As bland as being happily self-partnered seemed, discussing “healthy” relationships with therapists made healthy relationships sound about as sexy as a church retreat. I may smile and nod. Of course, I can see how spaghetti squash is technically better for you than takeout, deep dish pepperoni pizza from the franchise that’s been brainwashing me to think that they bring the happy since I was six (who I now have scent memory associations with, triggering carefree childhood feels). Also, spaghetti squash is gross. I’ll risk the obesity and heart disease to feel good right this moment.
And no, “two trees growing side by side but not enmeshed or stunting each other’s growth” doesn’t sound like a real and true and passionate relationship. It sounds sterile was what I thought at 20 in my Jungian Psychoanalyst’s office (20 years and countless toxic relationships ago).
I’m approximately the same age as Travis Barker and Kourtney Kardashian. Their recent homages to the movie “True Romance” and to the ill-fated bassist Sid Vicious and his slaughtered lover Nancy Spungen didn’t come as any surprise here because, for a long time, I, too, was influenced by the inherent sexiness of chaotic, love-you-to-death relationships (“Natural Born Killers” should be next in their Halloween Costume repertoire). Their partnership—as well as Machine Gun Kelly and Megan Fox’s incessant PDAs and relationship flaunting—is reminiscent of Tommy and Pam in their paparazzi frenzied heyday.
And I ate it all up back then. I wanted to merge with my twin flame on a different dimension than everyone who never understood us. I wanted the world’s validation that I was loved and lovable and sexy via the confirmation of nailing a sexy bad boy or bad girl.
I don’t know what I wanted. I wanted cigarettes and booze and sexy people with tattoos. Attention and a continual dopamine high. I wanted the romantic junk food that society has been peddling to me all of my life to make me feel better about myself, about you, about being in this mortal coil.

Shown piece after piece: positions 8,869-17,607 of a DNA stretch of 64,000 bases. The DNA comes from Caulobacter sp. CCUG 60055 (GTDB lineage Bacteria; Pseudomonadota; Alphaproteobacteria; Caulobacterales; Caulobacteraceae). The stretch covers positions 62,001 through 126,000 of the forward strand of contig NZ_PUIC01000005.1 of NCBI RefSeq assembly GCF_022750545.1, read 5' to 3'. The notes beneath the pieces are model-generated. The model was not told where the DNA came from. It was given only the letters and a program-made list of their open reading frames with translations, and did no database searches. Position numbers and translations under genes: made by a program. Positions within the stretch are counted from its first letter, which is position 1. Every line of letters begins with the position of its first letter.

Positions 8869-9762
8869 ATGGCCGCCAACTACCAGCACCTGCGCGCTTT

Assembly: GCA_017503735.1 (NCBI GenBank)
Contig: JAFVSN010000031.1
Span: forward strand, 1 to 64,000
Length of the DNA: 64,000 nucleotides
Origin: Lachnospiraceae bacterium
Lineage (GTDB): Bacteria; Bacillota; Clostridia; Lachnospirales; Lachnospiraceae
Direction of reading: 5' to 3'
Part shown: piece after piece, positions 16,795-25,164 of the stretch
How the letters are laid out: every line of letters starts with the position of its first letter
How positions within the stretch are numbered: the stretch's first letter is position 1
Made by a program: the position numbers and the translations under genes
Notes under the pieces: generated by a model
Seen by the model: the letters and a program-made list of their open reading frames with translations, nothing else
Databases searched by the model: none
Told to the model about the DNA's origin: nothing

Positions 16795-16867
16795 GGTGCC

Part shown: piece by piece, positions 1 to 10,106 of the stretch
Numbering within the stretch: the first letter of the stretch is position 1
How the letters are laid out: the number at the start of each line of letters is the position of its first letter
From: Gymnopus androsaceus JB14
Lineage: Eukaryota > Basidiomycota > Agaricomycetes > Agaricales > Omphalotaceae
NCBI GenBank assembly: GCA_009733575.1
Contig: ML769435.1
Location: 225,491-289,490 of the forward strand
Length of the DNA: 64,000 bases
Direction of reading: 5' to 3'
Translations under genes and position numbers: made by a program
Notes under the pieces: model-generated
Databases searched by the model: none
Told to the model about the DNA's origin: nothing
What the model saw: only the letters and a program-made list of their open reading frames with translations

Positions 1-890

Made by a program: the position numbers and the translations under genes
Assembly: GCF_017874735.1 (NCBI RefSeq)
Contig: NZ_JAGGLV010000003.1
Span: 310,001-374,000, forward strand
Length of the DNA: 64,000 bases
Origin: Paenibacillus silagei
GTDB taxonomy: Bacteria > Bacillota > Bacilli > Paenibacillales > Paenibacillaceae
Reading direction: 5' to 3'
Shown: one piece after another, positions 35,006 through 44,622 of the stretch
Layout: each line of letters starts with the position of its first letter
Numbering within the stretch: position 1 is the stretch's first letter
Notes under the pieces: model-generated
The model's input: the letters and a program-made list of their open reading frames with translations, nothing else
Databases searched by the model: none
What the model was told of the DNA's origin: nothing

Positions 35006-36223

But “Natural Born Killers” and “True Romance” are works of fiction. Patricia Arquette is a phenomenal actor and activist who’s gone on to a lot of important, beautiful work that deserves all of the recognition her Alabama Whitman character has received. Sid and Nancy were real people who met untimely and experienced tragic endings. And there really is nothing aspirational about them. Tommy and Pam are divorced and moving on respectfully but separately.
Those of us who do the work to grow up like a tall tree that isn’t enmeshed with another tree will eventually get there, firmly rooted and independent, and our taste buds will mature. I no longer think flagrant displays of intimacy are necessary, and quite the contrary, are kind of a mood killer. I don’t want to be destroyed by someone’s needs or by my own need to fix their destructive needs. I just ended my last codependent relationship.
I know it’s my last.
I’ve been chipping away at this codependent stone for a long time, and it took me awhile to see results, but I see them taking shape now. The healthier I get, the harder it becomes to tolerate toxic behavior in others or myself. I now can say I like being on my own and know that I’m not lying to myself or you.
I can look forward to the things I do—sans accomplice. If I meet a man or woman, that’s great, but I’m in no hurry, and I will absolutely not be compromising who I am to complete someone else. I don’t want to be attached at the hip or anxious or insecure when out of each other’s sight or posting constant pictures to prove our passion to strangers or clinging, clawing, or cuffed to them. Suddenly, that all seems incredibly childish, empty, and decidedly unsexy.
So how about the one or two or more trees, growing up.
I love broccoli.
Please consider Boosting our authors’ articles in their first week to help them win Elephant’s Ecosystem so they can get paid and write more.
Read 8 comments and reply